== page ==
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While keeping filters clean reduces pressure drop, overcleaning the filters shortens cartridge life and increases energy costs due to the overuse of compressed air. Using selective cleaning controls provides an easy way to keep filters clean. You can select from continuous cleaning, on-demand cleaning, or downtime cleaning. Continuous cleaning is best for porous dusts and high dust loading applications. For most other dust types, on-demand cleaning is recommended. This enables you to set a range of differential pressures to start and stop the filter cartridge cleaning. In this way, you can use less compressed air and achieve optimal filter cleaning efficiency and filter life.

Replace the Filters

Eventually too much dust will become deeply embedded in the filters to be removed by pulse cleaning. An indication that it is time to replace a filter is reduced airflow seen at the end of the filters’ lifespan leading to a reduction in capture velocity at a process area or an increase in dust within the process area.

Pressure drop across the collector that reduces the system’s ability to capture dust is another sign that you need to change out the filter. Also watch for dust escaping the filter and re-entering the facility.

Although they constantly process high volumes of dust, premium cartridge filters can last up to a year. Filter life is dependent on the quality of the filter and whether the right media is used for the job. Using premium cartridge filters reduces replacement frequency and therefore saves on maintenance downtime and disposal costs. Long-life cartridge filters can perform for up to a year between changeouts. However, operations that generate heavy dust loading can require more frequent filter replacement.

Beware of inexpensive replacement filters, which can fail in a short amount of time, defeating the purpose. One reason is that they cannot withstand the power of the pulse cleaning system. Malfunctioning filters create a mess by sending dust into the work area, which reduces air quality, causes a potential health risk for workers, contaminates products, and can even damage equipment.

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When shopping for filters, pay attention to the design. Cartridge filter media is pleated. The key is to use filter media with a wide pleat because this design enables the airstream to reach 100% of the media. If the pleats are too tight, the media is compressed instead of open to the airstream. The wide-pleat design improves airflow through the filter, provides more surface area for filtration, reduces pressure drop, uses less compressed air, improves filter longevity, and saves energy. A wide-pleat filter also better releases the collected dust from the filter, which makes cleaning more efficient.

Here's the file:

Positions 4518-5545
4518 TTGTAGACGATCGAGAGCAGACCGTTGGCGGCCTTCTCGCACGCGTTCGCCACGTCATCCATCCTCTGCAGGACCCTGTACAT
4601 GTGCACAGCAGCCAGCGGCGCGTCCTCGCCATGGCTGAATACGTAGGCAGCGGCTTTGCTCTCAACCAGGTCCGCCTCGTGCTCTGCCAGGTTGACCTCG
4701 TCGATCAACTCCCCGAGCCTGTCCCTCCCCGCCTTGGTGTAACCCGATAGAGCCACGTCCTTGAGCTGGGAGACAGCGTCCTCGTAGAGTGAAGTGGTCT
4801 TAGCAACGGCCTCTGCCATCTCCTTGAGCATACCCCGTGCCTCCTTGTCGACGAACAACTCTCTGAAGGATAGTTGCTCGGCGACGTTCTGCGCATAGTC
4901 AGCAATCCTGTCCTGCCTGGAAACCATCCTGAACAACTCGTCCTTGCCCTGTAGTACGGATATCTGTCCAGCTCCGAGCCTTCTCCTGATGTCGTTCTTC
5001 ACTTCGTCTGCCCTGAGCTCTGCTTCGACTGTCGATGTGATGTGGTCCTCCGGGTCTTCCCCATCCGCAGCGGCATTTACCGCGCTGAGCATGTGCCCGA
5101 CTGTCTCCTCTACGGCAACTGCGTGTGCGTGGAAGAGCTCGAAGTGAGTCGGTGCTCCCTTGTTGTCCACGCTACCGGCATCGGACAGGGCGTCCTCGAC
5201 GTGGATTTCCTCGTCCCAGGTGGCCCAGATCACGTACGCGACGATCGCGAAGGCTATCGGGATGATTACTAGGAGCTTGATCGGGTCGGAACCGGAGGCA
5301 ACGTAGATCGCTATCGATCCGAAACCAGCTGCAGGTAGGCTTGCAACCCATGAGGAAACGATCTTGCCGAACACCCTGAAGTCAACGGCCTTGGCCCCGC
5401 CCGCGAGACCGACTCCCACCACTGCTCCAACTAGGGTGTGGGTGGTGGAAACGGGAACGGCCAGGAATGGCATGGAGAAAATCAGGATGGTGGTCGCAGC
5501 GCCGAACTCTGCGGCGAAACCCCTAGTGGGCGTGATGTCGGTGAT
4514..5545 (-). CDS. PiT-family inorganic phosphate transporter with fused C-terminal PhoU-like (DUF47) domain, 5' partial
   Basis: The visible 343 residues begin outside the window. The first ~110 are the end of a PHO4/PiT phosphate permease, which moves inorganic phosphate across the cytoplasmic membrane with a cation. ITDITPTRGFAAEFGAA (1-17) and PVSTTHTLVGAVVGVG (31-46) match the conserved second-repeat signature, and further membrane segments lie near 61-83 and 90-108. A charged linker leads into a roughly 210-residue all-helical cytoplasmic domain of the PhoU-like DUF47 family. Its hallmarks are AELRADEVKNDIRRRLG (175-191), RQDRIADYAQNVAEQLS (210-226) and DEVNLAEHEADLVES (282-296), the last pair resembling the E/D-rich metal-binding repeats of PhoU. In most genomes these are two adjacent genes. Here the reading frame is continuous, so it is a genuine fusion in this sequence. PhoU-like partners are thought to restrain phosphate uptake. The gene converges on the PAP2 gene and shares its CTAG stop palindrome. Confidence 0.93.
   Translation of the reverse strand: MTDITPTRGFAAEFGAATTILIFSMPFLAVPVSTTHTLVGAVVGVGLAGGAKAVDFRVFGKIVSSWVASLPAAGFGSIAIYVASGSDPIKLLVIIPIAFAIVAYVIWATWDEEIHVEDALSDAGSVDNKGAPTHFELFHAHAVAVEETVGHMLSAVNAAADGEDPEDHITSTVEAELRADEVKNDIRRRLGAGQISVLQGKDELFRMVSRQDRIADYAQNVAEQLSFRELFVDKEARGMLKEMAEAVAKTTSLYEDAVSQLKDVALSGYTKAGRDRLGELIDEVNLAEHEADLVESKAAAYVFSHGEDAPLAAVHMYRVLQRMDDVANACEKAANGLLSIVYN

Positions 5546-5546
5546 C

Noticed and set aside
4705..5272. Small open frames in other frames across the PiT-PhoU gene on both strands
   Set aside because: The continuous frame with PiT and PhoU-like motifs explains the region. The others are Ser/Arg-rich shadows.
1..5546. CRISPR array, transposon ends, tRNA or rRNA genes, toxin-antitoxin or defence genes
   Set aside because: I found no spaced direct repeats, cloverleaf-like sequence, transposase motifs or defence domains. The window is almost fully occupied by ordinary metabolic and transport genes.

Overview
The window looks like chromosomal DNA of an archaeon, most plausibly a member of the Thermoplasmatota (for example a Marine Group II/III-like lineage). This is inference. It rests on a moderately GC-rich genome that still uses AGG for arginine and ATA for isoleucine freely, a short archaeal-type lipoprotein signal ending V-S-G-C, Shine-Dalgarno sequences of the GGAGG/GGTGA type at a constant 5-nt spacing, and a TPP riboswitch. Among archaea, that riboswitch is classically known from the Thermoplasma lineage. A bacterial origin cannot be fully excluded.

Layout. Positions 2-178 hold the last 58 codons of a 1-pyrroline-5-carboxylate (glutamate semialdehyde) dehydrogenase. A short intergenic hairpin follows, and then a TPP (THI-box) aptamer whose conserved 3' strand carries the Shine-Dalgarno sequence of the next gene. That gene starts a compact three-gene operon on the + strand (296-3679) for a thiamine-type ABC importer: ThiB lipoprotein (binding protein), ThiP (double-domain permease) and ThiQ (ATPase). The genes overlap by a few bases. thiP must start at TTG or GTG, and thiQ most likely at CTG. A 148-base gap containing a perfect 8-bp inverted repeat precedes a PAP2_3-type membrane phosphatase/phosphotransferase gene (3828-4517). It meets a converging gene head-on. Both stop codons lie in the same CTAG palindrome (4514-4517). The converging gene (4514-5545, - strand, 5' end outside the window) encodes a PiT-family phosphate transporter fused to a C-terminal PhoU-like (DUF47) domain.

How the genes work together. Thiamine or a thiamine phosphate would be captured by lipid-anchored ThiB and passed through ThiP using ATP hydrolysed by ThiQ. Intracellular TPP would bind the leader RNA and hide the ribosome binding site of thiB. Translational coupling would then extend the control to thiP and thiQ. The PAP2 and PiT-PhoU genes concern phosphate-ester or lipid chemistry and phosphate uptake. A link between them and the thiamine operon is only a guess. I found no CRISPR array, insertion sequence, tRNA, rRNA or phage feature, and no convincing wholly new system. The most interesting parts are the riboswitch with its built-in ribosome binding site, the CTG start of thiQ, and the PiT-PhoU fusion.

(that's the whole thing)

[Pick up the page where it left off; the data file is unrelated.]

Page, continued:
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Practice Safe Filter Change-Out

Dust collectors that require operators to enter the equipment to change out filters are a risk to the safety of workers. Fortunately, many cartridge-style dust collectors are designed so that filters are readily accessible and easily slide in and out. Dust collectors with fast-open heavy-gauge doors provide entry-free access to the filter cartridges for safe, easy replacement.

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To enhance worker safety, these lockout/tagout doors are fully reversible for access from either side to prevent injury caused by accidentally opening the door during a pulse cycle. OSHA-compliant railed safety platforms and ladders with fall arrest systems can prevent slips and falls when workers access the collector to change the filter. If you are handling highly toxic dust, regulations may require a bag-in/bag-out (BIBO) containment system to isolate workers from the used filters during replacement.

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The Right Filters for the Job

Managing airborne particulates is an important part of safe powder and bulk solids operations, and filtration is at the heart of collecting and containing those particulates. Selecting and maintaining the best filters for your applications help you achieve good indoor air quality and operate your dust collector as safely and efficiently as possible.

Stephanie Schales is a project manager at Camfil Air Pollution Control (APC), where she supports mining dust collection applications and the Southeast US and Latin America territories. For more information, call 800-479-6801 or 870-933-8048, email [email protected], or visit